General Argument Writing: Making A Claim
Before viewing the video:
Options to view the video:
1. Show the video to the whole class on your projector.
2. Students use a laptop, desktop computer, a Chromebook, or tablet to view the video. Have students use headphones and a QR Code that will take them directly to the website.
Then, I ask students to use their Science Journal (Notebook) to record three (3) things they learned from the video. I also have them create (draw) an "upside down" triangle in their notebook. In the video, they discuss the important elements of the upside down triangle which will help students to create their evidence, claims, and argument. Using a Science Journal is best practice because it provides a place for students to write and draw their thoughts, questions, notes, and illustrations.
After viewing the video:
I ask students to provide facts that they recorded in their journal. Some answers may include:
This lesson focuses on SP#7 Engaging in Argument From Evidence which states the study of science and engineering should produce a sense of the process of argument necessary for advancing and defending a new idea or an explanation of a phenomenon and the norms for conducting such argument.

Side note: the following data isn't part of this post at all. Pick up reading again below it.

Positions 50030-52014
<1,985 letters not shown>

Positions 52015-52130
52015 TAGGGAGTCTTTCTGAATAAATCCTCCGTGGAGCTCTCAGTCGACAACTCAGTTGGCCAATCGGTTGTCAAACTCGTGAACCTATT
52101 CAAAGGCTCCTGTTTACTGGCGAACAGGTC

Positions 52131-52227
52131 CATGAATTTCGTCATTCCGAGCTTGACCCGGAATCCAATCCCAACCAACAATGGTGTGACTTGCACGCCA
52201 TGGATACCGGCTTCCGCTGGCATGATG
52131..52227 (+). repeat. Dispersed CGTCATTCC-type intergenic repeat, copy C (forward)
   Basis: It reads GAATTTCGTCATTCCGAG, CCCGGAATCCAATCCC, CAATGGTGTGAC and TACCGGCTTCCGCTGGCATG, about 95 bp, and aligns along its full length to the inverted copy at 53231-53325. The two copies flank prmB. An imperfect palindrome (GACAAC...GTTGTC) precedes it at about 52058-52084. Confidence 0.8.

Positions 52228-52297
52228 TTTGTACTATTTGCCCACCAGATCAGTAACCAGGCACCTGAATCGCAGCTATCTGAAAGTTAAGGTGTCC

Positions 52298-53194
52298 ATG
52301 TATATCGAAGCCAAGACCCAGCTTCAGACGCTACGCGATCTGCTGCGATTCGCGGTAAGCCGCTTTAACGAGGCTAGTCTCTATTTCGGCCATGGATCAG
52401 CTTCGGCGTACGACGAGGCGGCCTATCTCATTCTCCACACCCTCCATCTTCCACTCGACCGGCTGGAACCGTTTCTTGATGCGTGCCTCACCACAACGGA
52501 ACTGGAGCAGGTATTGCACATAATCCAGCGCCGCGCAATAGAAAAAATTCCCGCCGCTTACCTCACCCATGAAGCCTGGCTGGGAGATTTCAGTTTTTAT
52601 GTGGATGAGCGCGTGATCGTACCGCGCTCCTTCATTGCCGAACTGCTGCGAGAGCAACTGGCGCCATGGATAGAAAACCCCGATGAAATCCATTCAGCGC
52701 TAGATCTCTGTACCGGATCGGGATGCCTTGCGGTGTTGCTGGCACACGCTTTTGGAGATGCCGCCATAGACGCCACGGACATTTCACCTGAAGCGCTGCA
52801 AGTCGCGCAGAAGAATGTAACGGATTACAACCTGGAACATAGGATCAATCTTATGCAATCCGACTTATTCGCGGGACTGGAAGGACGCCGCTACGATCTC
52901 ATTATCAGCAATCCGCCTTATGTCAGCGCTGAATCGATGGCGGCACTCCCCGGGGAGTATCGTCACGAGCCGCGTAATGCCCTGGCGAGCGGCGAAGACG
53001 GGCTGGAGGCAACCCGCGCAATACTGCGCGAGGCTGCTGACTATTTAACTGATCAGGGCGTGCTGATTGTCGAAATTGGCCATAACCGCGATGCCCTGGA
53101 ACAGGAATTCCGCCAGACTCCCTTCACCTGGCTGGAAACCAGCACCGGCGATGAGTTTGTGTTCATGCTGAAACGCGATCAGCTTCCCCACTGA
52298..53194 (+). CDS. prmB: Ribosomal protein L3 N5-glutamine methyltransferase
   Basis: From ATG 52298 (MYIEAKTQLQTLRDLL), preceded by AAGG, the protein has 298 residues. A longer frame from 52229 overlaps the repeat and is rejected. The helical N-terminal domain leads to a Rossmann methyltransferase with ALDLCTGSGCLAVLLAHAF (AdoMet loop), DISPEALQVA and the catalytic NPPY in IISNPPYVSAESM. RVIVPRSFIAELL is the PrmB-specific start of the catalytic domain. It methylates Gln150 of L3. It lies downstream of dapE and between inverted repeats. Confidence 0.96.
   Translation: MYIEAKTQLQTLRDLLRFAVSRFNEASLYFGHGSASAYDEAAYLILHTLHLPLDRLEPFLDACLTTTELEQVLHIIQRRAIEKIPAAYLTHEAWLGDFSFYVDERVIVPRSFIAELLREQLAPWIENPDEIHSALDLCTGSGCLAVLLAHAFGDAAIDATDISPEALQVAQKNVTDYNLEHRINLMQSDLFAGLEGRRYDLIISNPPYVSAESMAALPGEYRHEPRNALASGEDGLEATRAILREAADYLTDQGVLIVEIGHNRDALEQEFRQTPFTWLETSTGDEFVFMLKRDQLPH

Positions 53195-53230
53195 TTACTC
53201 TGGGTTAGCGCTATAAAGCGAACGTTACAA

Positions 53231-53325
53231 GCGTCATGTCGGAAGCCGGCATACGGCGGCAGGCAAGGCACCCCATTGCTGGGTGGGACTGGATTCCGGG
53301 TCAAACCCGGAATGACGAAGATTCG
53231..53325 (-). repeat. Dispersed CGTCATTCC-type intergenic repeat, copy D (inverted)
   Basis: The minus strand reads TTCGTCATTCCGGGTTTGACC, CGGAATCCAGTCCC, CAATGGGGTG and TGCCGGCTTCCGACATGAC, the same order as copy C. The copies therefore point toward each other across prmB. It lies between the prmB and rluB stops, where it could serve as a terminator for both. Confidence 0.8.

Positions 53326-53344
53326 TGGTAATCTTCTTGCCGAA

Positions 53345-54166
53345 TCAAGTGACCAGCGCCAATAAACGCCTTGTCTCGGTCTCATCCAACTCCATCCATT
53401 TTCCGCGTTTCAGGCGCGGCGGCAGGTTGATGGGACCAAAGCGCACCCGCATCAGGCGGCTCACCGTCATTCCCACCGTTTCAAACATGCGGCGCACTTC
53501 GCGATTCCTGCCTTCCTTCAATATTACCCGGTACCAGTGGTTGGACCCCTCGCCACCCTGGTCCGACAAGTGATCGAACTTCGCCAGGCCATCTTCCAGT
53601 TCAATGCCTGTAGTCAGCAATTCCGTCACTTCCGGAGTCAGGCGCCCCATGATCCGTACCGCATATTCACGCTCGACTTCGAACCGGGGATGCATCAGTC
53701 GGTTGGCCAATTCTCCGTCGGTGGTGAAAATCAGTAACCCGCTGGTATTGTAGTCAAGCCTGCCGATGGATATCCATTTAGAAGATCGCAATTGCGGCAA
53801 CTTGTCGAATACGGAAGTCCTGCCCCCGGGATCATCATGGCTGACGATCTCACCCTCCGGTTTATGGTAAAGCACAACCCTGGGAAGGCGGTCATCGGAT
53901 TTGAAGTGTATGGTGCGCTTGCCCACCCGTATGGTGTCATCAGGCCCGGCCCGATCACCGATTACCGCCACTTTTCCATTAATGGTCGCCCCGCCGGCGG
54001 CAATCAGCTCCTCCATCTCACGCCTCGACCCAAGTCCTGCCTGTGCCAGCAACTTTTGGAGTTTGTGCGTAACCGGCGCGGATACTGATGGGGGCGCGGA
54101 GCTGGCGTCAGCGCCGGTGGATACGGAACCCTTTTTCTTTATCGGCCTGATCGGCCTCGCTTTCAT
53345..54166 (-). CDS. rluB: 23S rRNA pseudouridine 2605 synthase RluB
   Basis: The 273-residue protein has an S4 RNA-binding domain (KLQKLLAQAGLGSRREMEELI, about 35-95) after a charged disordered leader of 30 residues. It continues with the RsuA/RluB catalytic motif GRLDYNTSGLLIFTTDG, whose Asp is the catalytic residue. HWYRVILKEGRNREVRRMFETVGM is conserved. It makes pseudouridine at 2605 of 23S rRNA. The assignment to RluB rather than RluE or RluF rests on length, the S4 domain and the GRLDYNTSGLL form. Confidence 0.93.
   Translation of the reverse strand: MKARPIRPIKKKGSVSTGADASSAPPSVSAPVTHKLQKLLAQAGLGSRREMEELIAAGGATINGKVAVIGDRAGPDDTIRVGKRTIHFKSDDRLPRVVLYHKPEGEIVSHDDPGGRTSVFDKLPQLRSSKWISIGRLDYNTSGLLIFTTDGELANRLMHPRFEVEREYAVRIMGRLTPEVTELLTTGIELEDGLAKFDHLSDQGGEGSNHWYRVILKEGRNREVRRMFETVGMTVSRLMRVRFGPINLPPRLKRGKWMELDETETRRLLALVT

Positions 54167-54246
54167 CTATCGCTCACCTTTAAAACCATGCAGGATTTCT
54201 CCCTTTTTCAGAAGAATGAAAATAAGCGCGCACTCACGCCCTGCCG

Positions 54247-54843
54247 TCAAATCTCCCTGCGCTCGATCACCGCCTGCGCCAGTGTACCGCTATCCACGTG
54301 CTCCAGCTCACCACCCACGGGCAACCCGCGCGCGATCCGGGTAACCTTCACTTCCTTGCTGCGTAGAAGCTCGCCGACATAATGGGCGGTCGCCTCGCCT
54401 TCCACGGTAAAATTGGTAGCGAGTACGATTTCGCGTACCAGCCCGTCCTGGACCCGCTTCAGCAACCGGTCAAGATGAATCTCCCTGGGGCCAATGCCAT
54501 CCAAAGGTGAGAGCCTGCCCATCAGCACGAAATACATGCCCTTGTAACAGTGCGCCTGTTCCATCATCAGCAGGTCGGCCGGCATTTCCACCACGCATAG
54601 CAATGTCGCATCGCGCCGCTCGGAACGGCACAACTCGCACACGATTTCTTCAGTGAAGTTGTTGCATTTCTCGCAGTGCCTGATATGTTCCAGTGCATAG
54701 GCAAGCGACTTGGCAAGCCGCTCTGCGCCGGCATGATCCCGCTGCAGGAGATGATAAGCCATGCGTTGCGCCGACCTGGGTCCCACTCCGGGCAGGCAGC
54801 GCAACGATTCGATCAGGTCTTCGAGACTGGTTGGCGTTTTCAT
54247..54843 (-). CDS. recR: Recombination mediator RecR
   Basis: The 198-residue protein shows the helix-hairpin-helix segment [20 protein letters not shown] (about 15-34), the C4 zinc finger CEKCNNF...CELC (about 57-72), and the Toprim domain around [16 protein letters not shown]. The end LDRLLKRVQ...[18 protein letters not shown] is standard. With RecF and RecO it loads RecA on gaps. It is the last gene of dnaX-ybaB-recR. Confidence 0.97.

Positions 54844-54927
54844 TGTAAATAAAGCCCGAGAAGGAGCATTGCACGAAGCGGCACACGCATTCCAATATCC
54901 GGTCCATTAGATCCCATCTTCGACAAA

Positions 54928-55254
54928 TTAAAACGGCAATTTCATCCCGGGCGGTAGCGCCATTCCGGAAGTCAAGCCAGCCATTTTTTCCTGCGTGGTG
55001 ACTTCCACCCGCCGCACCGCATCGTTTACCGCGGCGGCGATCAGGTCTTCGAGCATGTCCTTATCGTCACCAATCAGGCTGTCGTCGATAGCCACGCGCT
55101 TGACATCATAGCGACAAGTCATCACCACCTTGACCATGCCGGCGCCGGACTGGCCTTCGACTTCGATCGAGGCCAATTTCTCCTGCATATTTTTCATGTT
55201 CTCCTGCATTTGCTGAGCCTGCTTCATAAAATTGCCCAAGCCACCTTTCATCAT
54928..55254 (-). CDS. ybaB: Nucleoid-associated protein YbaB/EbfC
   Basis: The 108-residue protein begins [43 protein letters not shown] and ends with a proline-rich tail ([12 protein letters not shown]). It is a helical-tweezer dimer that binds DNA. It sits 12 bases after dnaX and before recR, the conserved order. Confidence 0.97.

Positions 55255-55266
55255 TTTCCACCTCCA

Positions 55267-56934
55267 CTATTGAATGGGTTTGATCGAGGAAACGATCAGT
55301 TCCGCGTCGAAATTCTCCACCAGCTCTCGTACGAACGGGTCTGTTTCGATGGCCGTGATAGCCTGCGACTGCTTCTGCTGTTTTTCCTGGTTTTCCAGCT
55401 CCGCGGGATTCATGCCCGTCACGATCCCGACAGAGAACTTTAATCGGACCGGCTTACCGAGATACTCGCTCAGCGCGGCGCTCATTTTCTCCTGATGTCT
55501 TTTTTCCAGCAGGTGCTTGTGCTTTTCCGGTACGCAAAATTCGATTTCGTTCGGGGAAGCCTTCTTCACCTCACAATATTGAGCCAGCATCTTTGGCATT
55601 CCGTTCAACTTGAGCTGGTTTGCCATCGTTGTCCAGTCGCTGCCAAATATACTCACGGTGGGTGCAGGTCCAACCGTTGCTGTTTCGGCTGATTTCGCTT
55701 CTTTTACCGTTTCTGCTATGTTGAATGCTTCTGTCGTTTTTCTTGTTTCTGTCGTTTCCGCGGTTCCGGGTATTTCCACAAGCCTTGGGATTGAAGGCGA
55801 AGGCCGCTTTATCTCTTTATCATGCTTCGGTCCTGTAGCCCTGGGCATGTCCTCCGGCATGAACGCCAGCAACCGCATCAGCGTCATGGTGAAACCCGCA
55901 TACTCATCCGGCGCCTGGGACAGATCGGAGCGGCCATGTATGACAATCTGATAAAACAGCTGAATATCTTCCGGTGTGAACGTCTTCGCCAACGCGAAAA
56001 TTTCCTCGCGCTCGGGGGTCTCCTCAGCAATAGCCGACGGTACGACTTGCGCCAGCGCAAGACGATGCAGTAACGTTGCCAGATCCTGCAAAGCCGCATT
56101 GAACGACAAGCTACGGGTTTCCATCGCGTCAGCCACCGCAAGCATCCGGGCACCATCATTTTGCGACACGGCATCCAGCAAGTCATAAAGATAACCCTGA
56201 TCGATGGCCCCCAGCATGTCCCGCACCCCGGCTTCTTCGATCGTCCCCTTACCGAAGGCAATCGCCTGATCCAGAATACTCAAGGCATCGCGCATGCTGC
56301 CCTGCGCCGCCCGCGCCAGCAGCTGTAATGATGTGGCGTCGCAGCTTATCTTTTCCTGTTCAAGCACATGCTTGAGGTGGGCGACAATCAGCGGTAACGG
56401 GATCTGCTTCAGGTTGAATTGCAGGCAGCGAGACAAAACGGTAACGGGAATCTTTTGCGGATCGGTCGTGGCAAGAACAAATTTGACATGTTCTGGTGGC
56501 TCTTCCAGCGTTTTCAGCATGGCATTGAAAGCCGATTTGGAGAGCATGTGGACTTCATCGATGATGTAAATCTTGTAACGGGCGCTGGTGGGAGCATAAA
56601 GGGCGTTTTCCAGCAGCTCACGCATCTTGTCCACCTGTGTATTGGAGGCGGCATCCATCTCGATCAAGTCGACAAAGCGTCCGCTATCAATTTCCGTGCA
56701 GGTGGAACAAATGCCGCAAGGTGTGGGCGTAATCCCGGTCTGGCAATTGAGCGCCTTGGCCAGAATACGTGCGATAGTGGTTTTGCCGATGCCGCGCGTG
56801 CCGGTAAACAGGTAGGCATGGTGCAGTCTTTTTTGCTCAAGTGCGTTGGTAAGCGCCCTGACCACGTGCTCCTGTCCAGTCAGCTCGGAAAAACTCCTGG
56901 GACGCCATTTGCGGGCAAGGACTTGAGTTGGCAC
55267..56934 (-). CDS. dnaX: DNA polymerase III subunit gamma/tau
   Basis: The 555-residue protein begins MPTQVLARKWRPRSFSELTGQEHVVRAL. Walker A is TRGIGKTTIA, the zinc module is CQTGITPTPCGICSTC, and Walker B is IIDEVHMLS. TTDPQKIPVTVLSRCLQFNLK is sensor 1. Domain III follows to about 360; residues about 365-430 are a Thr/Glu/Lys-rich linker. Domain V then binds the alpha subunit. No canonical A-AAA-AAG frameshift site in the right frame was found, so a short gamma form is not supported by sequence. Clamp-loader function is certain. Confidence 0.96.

I ask students to use a Graphic Organizer to help develop their thoughts.
Students should use a graphic organizer because:
The video (from the Bell Ringer) is one way to model the technique. As you discuss each example in the video, provide explanation for how to develop a claim and argument. By having students write evidence using their data, they will come to a claim and argument to support the essential question.
I ask students to work with their partner to fill-in and complete the graphic organizer. I circulate the classroom clarifying content, answering questions, and engaging students to stay focused on the skill.
Let's review the possible evidence you could use for this argument.
I "wrap it up" so that students can check for understanding of the skill. I bring the class back together in a whole group discussion to share ideas about the evidence and where it came from. I use the template Lets Review The Evidence and fill-it-in during the discussion. I use a document camera to write and show the answers to the class. This helps students to visualize the information. I include a variety of students in the conversation by using popsicle sticks to draw them into the discussion. It is important that students identify the evidence and as important that they identify where the evidence came from. This helps students to make connections and answer the essential question "What are the benefits of parks in a community?"
Some possible places of evidence include: notes from the Park Director, notes from the pond(in the field), notes from the map of the pond, and/or results from the water tests.